High-density mapping technology for heart patients may mean safer, more effective treatments
MUSC Health has become the first hospital in South Carolina and the second in the United States to use a new, high-tech catheter called the HD Grid to give doctors more insight into the mechanisms of heart rhythm problems. A catheter in this context is a long tube that’s threaded through blood vessels into the heart.
Surgeon Jeffrey Winterfield, director of the Ventricular Arrhythmia Service at MUSC Health, called the use of the new catheter the latest advance for a team that’s becoming a go-to center for complex arrhythmia management.
“The HD Grid is a significant evolutionary step forward in catheter design for ultra-high-density mapping of cardiac surfaces to gain novel insights,” Winterfield said. “Previously understood mechanisms of arrhythmias may have oversimplified circuits of these fast heart beats. Using this technology, we have gained a much richer and more detailed sense of how to localize circuits, which may result in shorter and safer procedures.”
Winterfield is not being paid by the company that makes the device to talk about or use it.
So far, the MUSC Health team has used the technology on five patients. “The outcomes exceeded our expectations,” Winterfield said. “We shaved off about two hours from procedure times for complex ventricular tachycardia cases.”
In a person who has ventricular tachycardia, abnormal electrical signals cause the heart to beat more quickly than normal. It can run the gamut from mild, with no symptoms, to dangerous, causing the heart to stop.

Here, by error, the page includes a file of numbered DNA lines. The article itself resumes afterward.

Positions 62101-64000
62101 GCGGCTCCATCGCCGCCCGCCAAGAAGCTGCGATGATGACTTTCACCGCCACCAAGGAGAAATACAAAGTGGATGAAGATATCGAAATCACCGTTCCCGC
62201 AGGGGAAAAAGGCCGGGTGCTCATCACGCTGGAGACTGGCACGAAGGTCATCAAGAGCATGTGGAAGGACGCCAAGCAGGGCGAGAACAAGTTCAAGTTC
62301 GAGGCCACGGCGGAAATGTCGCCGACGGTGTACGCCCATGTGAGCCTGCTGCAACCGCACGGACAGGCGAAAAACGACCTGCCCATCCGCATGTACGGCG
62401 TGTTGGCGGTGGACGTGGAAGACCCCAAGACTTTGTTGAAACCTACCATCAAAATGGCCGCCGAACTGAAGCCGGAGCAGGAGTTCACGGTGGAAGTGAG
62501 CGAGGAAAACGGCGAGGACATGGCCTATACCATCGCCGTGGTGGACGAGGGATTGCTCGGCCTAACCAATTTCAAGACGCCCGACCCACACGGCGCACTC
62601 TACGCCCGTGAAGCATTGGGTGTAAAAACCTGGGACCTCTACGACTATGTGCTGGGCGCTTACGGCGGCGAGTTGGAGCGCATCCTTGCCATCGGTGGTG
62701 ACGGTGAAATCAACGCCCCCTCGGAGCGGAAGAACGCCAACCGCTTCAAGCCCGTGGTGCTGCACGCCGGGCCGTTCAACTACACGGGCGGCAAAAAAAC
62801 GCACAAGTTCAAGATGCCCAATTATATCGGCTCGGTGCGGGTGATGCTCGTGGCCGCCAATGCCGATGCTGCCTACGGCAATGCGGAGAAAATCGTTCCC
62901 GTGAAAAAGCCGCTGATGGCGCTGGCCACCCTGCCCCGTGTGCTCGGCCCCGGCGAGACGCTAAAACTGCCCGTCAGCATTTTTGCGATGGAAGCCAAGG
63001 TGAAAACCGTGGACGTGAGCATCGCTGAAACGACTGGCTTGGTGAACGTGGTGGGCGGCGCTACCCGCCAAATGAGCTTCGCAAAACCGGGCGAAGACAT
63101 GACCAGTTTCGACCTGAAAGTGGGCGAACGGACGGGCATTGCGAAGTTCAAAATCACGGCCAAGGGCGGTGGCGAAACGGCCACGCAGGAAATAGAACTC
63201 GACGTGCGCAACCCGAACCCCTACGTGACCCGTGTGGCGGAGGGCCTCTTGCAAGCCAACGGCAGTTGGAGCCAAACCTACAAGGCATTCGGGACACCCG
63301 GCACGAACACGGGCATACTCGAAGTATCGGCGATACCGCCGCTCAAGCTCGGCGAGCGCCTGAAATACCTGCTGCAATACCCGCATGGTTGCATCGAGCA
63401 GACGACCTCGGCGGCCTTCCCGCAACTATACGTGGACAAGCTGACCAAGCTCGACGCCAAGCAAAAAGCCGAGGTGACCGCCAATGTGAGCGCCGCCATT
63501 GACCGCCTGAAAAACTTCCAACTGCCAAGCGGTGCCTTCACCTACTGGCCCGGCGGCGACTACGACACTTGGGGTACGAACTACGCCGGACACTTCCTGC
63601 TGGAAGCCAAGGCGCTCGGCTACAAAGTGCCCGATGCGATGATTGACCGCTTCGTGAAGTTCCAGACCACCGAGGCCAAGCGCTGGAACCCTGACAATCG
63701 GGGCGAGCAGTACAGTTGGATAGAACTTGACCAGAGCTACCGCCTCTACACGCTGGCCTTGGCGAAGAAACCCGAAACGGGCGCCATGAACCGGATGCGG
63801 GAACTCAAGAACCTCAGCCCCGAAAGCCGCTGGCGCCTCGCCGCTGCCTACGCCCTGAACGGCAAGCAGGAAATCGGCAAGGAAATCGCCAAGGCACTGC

Winterfield said the new catheter is similar in design to other high-density catheters but has an important difference. “It has multiple spines, each with four small electrodes evenly spaced from each other. These small and tightly spaced electrodes create a very small and sensitive antenna to detect abnormal electrical activity in scarred up or diseased areas of the heart.”
Older catheters would be limited to just two electrodes that are larger and more widely spaced, Winterfield said. “The result of the old arrangement would be that we would see only the larger signals and miss the rich and detailed circuits in the very diseased areas of the heart.”
While cardiac catheterization does carry some risks including bleeding, heart attack and stroke, it rarely causes major complications.
Winterfield said a collaborator at the University of Chicago, Roderick Tung, was the first in the U.S. to use the new technology with a patient. “We did the second. We have been passionate about understanding arrhythmia mechanisms, and, starting several years ago, we began exploring novel approaches to high density mapping to better understand and treat irregular heart rhythms — especially ventricular tachycardia.”
He said the impact of the mapping device will be substantial. “It may make treatment of complex arrhythmias more straightforward and accessible. Ventricular tachycardia ablations are notoriously complex and lengthy, and we need better approaches to make these procedures safer and more feasible in less specialized centers.
“Dr. Tung and I will be commencing a clinical trial using ultra high-density mapping methods with this HD Grid catheter in an effort to reduce procedure times and to improve outcomes of VT ablation.”
Ablation involves using radiofrequency to destroy small areas of the heart responsible for causing irregular heartbeats.